Who says that LA isn’t a tea-drinking town? (Probably the same people who call LA a non-literary town.) But judging by the crowds who thronged the Japanese American National Museum a few weekends ago for the first (and hopefully annual) LA International Tea Festival, tea has arrived in a big way in LaLa land, with the proceeds from the festival going to support the museum that has long served as a cultural ambassador linking the Japanese community to the rest of the polyglot city. Focused tastings, guest lecturers (Devan Shah, who spearheaded the event, James Norwood Pratt, and yours truly, among others), tea equipage, and much more were offered over the two-day celebration of the leaf. What a nice feeling it was to experience the thirst for tea knowledge from a diverse group of attendees, some who migrated over from the Nisei Week festivities on the plaza adjacent to the museum.
Exposing a large crowd to the pleasures of tea beyond the china cup, I was embraced by an attentive audience as I prepared a tea-based frappé (using frozen cubes of mango with cold-brewed oolong tea whirled in a high-powered blender), a kind of instant sorbet. Knowing that tea and chocolate create such a perfect synergy, I demo’ed a lapsang souchong tea-infused dark chocolate truffle (see recipe below). At my booth, attendees had a chance not only to try the truffle, but also to compare it with a matcha-based white chocolate truffle. (Those white chocolate skeptics and matcha-resistant tea drinkers changed their minds after a taste.) Taking advantage of the seasonal splendor of stone fruit, I offered tastes of a tea-poached plum compote topped with crispy spiced streusel, which attendees enjoyed while sipping tea samples from other booths surrounding me. A fun sense of adventure and open-mindedness prevailed, with the festival netting many new friends and fans for tea in all of its myriad forms.
Continuing the tea-tasting experience, for those who couldn’t make it to LA for the festival, here is the recipe for the Lapsang Souchong Truffles. I hope this spurs you to spread the joy of tea in your community. Keep posted for notices of the next LA International Tea Festival. Thanks to the enthusiastic response this year, my bet is that this celebration of all things tea will become at least an annual event.
Dark Chocolate Lapsang Souchong Truffles with Sesame and Ginger
24 ounces dark chocolate, in chunks (Guittard’s 64% Lever de Soleil is what I like to use here)
12 ounces (1½ cups) heavy cream
1 ounce (approx. 30 grams) Lapsang Souchong Chinese black tea leaves
Milk, as needed, to replace the cream that has been absorbed by the tea leaves
4 ounces (scant 1/3 cup) corn syrup
4 ounces (¼ cup) unsalted butter
1 teaspoon roasted sesame oil
To coat tops of truffles: Approximately 2 ounces (approximately ½ cup) of sesame seeds, toasted in a preheated 350 degree F. oven until fragrant and light golden brown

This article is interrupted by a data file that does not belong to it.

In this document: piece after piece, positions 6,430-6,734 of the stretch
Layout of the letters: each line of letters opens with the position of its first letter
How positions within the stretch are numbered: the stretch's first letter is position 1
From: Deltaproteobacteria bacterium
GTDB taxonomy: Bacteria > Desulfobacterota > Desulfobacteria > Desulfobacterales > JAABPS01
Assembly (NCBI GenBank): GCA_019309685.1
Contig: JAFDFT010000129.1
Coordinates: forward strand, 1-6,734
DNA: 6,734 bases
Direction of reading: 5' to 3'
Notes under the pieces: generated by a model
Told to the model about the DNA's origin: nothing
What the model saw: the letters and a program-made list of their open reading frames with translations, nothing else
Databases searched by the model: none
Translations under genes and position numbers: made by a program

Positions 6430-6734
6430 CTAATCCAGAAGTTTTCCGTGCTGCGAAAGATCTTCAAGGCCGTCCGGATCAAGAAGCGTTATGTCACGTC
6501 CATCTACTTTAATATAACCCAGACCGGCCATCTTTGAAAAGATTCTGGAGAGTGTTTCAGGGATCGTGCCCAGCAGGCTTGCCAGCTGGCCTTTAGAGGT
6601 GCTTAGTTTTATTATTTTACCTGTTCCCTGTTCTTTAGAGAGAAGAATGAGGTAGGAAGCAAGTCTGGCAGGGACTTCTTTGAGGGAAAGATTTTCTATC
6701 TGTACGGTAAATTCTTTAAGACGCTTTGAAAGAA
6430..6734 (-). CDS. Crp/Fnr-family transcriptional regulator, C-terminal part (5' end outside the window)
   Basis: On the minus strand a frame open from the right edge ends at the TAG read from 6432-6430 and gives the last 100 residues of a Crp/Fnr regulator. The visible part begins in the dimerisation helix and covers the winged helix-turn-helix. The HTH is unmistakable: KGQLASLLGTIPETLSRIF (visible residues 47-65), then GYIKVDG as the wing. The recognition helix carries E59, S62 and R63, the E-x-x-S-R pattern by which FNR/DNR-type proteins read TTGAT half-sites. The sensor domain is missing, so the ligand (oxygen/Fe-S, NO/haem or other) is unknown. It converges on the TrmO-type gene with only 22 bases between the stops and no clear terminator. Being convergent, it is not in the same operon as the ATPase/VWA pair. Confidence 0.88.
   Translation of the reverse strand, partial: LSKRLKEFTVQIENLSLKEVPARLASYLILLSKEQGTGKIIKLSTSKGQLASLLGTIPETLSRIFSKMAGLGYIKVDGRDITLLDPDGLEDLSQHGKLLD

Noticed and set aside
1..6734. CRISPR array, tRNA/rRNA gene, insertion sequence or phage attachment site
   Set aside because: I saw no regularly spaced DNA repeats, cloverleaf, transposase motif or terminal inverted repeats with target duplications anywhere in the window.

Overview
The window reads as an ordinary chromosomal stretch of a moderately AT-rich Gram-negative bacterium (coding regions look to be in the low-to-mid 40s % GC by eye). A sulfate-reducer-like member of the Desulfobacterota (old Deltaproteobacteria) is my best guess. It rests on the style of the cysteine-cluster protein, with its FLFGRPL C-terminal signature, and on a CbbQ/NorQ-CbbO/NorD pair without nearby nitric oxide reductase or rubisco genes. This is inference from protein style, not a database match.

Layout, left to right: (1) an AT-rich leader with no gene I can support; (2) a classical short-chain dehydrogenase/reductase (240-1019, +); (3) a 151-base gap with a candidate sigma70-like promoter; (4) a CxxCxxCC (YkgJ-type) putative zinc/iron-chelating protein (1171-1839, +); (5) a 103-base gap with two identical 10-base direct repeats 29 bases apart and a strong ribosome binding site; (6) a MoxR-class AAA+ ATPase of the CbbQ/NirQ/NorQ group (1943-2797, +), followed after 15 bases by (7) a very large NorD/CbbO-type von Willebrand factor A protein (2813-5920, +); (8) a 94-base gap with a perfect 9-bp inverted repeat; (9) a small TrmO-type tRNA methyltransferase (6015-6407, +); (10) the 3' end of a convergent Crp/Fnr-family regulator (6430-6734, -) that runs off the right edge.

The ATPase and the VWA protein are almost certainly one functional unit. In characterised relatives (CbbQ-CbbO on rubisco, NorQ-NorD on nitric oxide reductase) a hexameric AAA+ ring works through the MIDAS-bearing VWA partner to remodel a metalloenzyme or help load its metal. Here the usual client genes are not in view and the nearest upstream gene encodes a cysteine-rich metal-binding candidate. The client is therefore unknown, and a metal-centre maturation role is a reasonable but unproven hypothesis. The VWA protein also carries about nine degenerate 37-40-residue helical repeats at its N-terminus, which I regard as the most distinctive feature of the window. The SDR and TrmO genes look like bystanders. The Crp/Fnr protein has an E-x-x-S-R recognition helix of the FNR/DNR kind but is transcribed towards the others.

Optional garnish: 8 ounces candied (crystallized) ginger, cut into ¼ inch cubes
Place the chocolate into a heatproof stainless steel bowl.
Prepare a rectangular mold or pan measuring approximately 6 inches by 8 inches by ¾-inch deep by lining the bottom with an acetate sheet. Set aside.
In a heavy saucepan, bring the cream and tea leaves to the boil. Remove from the heat and allow to stand for about 5 minutes, or until the tea flavors comes through clearly in the cream.
Pour the mixture through a fine meshed sieve, pressing hard on the tea, to force as much of the liquid as possible through the sieve. Discard the tea leaves and reserve the cream. Re-measure the cream and add enough milk to replace what has been absorbed by the tea leaves. You should have 24 ounces of liquid again before proceeding. Reheat the liquid to simmering. Add the corn syrup, butter, and sesame oil, and once again, bring the liquid to the boil. Remove from the heat and pour the hot liquid over the chocolate in the bowl. Stir until the chocolate fully melts and the mixture is smooth. If you find that pieces of unmelted chocolate remain, place the heatproof bowl over a pot of simmering water and stir until completely smooth. Pour into the prepared mold and refrigerate the mixture until firm, about 2 to 3 hours.
When ready to cut the truffles, remove the mold from the refrigerator. Invert onto a clean work surface and peel off the acetate sheet.
Remove from the pan and using a heavy chef’s knife, cut into desired shapes and sizes, dipping the knife into hot water and then wiping it clean and dry as needed throughout the cutting process.
Dip the cut truffles into the sesame seeds to coat lightly and then top each truffle with a cube of candied ginger.
Keep chilled until 15 minutes before serving.